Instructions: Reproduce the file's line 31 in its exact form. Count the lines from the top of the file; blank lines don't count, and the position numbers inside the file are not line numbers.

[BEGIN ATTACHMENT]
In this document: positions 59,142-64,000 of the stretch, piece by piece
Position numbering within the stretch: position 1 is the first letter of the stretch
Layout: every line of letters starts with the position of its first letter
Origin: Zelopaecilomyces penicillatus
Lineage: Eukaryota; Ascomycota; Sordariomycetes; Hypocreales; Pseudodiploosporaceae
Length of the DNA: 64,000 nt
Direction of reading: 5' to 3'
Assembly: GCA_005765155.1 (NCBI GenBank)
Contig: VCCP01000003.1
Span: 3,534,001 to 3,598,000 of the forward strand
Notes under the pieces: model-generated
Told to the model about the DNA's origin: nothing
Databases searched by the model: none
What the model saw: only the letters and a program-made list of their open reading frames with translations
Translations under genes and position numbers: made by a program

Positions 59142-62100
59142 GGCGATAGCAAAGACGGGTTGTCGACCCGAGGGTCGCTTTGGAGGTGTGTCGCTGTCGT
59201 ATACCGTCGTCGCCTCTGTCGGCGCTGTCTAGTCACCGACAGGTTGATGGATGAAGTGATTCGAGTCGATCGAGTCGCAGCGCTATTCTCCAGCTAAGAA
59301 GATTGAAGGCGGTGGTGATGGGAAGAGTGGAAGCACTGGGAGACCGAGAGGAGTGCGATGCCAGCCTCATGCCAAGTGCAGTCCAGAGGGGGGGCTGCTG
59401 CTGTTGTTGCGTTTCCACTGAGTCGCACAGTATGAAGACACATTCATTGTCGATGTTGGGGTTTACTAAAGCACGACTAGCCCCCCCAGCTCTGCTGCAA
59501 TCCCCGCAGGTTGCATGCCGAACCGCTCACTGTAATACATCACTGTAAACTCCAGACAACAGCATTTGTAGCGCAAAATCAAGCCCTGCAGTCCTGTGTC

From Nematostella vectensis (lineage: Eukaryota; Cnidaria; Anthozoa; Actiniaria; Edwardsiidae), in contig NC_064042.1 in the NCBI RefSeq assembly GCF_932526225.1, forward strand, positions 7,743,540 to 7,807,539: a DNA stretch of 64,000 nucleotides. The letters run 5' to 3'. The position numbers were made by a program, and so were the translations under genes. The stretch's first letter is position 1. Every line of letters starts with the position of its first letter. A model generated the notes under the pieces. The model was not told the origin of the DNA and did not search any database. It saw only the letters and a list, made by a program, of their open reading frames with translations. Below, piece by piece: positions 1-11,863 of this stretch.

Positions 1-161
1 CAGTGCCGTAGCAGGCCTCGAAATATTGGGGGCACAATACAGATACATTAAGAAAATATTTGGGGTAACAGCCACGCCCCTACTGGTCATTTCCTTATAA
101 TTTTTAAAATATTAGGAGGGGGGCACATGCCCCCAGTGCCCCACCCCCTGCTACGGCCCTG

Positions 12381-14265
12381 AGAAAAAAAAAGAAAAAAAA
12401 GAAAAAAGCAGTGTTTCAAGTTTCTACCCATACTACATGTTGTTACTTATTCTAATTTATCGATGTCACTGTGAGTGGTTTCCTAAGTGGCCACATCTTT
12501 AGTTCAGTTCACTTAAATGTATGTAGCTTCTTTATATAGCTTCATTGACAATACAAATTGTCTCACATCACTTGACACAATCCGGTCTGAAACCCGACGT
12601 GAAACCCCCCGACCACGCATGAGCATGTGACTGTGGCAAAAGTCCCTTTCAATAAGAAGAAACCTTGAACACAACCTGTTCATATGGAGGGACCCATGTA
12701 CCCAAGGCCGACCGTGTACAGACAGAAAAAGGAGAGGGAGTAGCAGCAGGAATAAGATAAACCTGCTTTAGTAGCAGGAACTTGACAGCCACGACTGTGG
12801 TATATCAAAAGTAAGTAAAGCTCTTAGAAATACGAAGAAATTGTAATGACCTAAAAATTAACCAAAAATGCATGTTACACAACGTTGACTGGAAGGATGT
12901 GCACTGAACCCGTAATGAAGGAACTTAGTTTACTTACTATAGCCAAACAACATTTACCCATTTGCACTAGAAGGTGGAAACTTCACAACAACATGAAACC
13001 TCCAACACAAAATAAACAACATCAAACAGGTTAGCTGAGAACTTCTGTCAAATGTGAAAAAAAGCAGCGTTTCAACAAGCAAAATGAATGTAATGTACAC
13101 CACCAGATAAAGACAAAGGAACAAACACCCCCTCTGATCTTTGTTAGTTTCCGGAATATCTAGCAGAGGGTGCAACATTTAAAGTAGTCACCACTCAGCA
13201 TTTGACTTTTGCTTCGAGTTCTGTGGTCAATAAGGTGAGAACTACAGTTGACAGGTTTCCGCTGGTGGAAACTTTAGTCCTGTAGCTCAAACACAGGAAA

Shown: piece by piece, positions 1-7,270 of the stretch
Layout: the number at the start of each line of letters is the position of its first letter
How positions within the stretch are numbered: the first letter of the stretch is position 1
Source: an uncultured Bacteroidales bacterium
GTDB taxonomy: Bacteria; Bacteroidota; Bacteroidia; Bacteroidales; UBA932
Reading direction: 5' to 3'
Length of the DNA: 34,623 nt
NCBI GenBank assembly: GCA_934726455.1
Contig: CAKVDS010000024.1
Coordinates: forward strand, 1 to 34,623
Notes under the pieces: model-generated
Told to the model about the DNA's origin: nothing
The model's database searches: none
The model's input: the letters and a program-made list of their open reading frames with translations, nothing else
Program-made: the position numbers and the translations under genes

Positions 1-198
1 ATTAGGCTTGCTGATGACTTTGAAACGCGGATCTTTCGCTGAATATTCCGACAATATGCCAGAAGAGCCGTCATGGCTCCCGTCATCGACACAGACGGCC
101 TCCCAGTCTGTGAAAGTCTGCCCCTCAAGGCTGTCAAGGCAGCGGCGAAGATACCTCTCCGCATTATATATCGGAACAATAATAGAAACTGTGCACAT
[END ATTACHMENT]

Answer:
12701 CCCAAGGCCGACCGTGTACAGACAGAAAAAGGAGAGGGAGTAGCAGCAGGAATAAGATAAACCTGCTTTAGTAGCAGGAACTTGACAGCCACGACTGTGG